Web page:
People in the U.S. will be first to eat bananas designed to enrich diets in the developing world



Humans Are About To Taste The First Genetically Engineered "Super" Bananas

Researchers are taking cues from early genetically modified fortified foods, but not making the same mistakes (and hopefully not making new ones).

Human subjects in the United States will be the first to try a genetically engineered banana that aims to save children dying from malnutrition in sub-Saharan Africa.

Every year, up to half a million children go blind—and half of those who do die within the subsequent 12 months—because of a vitamin A deficiency in their diets. In order to tackle the deficiency problem, researchers toiled away for two decades at developing genetically modified, nutrient-loaded "golden" rice that promised to enrich those diets. But while the latest experiment in feeding the world has taken cues from the Golden Rice tests, super banana research is also forging a new path—and avoiding its earlier ancestor's pitfalls.

There are high stakes placed on human trials when it comes to GM food. Two years ago, Golden Rice ran into serious controversy over them. In 2012, U.S. researchers published a human trial that resulted in the sacking of three officials when it was discovered that their subjects—Chinese schoolchildren between the ages of six and eight—and their families didn’t have a full picture of what Golden Rice really was.

From left: PhD student Stephen Buah and Professor James Dale holding up the genetically modified banana. Image courtesy of Queensland University of Technology.

The banana researchers, however, have chosen to do their human trials in the United States. Researchers from the Queensland University of Technology (QUT) have just sent their technology, funded by the Bill and Melinda Gates Foundation, to Iowa State University, which will test how well the bananas can translate increased amounts of beta carotene into vitamin A in humans.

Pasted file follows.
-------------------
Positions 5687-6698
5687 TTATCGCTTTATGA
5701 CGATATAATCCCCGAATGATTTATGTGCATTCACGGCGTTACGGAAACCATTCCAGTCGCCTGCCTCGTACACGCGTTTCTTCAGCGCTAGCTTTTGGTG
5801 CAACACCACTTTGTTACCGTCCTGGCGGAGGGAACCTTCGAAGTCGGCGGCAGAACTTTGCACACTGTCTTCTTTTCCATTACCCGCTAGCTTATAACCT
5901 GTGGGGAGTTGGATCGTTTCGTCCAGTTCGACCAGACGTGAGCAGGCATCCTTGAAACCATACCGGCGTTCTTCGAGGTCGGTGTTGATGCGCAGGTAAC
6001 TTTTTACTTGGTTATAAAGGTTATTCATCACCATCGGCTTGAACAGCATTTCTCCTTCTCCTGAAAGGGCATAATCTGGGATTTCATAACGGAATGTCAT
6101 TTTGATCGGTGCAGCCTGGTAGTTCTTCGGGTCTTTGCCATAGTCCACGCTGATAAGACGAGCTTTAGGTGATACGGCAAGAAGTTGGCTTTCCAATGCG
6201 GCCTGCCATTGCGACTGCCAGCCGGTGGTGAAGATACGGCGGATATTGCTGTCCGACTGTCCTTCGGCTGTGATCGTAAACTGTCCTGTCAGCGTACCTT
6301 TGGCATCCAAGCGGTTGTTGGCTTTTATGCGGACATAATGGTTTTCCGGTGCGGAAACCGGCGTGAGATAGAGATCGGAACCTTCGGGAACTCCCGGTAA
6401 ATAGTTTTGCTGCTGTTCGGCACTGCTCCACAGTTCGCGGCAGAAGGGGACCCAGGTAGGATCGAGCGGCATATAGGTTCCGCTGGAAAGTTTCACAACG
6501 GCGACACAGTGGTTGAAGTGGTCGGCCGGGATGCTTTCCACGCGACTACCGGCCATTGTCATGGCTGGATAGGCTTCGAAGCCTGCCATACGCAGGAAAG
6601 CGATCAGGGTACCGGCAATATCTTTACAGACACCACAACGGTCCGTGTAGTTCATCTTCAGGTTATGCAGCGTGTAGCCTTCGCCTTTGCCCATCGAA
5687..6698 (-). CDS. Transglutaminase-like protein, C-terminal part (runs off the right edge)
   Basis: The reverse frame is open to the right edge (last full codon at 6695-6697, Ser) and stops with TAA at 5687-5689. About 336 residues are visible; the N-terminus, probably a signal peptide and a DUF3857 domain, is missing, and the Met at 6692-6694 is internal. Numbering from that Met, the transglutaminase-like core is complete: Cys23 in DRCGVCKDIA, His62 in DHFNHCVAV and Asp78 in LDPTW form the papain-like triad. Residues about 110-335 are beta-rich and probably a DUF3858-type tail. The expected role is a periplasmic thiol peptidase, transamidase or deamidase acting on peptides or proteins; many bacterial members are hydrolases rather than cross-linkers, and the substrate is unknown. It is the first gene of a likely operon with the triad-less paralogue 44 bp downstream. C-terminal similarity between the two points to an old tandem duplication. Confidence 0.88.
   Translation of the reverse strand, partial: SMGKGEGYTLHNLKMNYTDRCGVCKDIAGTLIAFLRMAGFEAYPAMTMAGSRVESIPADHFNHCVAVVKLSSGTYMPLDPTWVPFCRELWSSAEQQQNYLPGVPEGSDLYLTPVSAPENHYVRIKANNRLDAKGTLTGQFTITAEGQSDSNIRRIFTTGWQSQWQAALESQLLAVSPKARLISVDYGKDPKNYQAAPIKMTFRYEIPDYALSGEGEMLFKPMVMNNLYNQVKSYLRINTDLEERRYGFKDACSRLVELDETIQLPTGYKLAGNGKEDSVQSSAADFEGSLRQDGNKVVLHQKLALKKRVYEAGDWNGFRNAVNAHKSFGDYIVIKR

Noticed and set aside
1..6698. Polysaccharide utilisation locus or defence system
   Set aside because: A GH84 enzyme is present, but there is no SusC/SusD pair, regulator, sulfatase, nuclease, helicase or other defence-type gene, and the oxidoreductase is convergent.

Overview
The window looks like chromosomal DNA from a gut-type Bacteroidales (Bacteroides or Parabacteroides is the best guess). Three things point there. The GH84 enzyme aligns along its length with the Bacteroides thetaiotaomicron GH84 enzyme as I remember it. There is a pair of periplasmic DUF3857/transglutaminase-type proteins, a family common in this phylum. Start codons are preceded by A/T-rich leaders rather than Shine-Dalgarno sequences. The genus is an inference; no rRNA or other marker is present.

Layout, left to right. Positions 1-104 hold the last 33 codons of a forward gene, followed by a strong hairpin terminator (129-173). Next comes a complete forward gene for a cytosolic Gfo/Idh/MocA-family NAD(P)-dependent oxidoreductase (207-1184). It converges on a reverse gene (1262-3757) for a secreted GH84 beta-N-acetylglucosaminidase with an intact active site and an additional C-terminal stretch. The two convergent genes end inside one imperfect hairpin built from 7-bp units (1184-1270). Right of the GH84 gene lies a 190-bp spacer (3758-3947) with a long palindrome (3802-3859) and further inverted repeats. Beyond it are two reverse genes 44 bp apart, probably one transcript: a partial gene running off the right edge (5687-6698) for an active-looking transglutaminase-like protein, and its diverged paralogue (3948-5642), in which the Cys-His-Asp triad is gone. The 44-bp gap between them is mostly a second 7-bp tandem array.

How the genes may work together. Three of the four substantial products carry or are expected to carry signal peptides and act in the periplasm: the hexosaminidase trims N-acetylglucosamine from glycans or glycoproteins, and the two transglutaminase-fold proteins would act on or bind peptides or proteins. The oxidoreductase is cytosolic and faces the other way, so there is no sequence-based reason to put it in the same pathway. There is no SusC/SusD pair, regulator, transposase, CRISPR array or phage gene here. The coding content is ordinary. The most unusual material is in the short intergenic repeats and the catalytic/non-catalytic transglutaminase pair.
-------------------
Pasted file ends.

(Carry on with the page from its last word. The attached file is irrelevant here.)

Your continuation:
QUT professor and lead researcher James Dale credits the Golden Rice researchers with paving the way for boosting beta carotene levels in plants. Following Golden Rice's lead, Australian scientists were able to increase the amount of beta carotene in a typical Cavendish banana from two micrograms to 20.

"No one had ever done anything like this before," explains QUT professor and lead researcher James Dale. "We were engineering the metabolic pathway to get [bananas] to produce more of what they produce anyway. It’s been challenging to produce the level that we wanted to."

Super banana closeup. Image courtesy of QUT.

As far as the conversion to vitamin A levels goes, scientists have already found success in the animal trials with something called a Mongolian gerbil. It’s a promising sign for the human tests, but no guarantee.

Dale and his colleagues have been running field trials in Australia, but also transferring the gene sequences to Uganda, where field experiments should result in a final "super" banana line. Those trials, he adds, are being conducted by Ugandan researchers.

After the field trials and human tests, Dale imagines that the biggest challenges ahead lie in public perception and getting the bananas through the regulation processes. He also stresses that this kind of research differs from commercial GM crop development. The latter has attracted quite a bit of debate in recent years over the industry’s bullying tactics and adverse effects.

"There’s very, very strong evidence that the benefits of GM crops will begin to accrue, especially in the developing world," Dale says.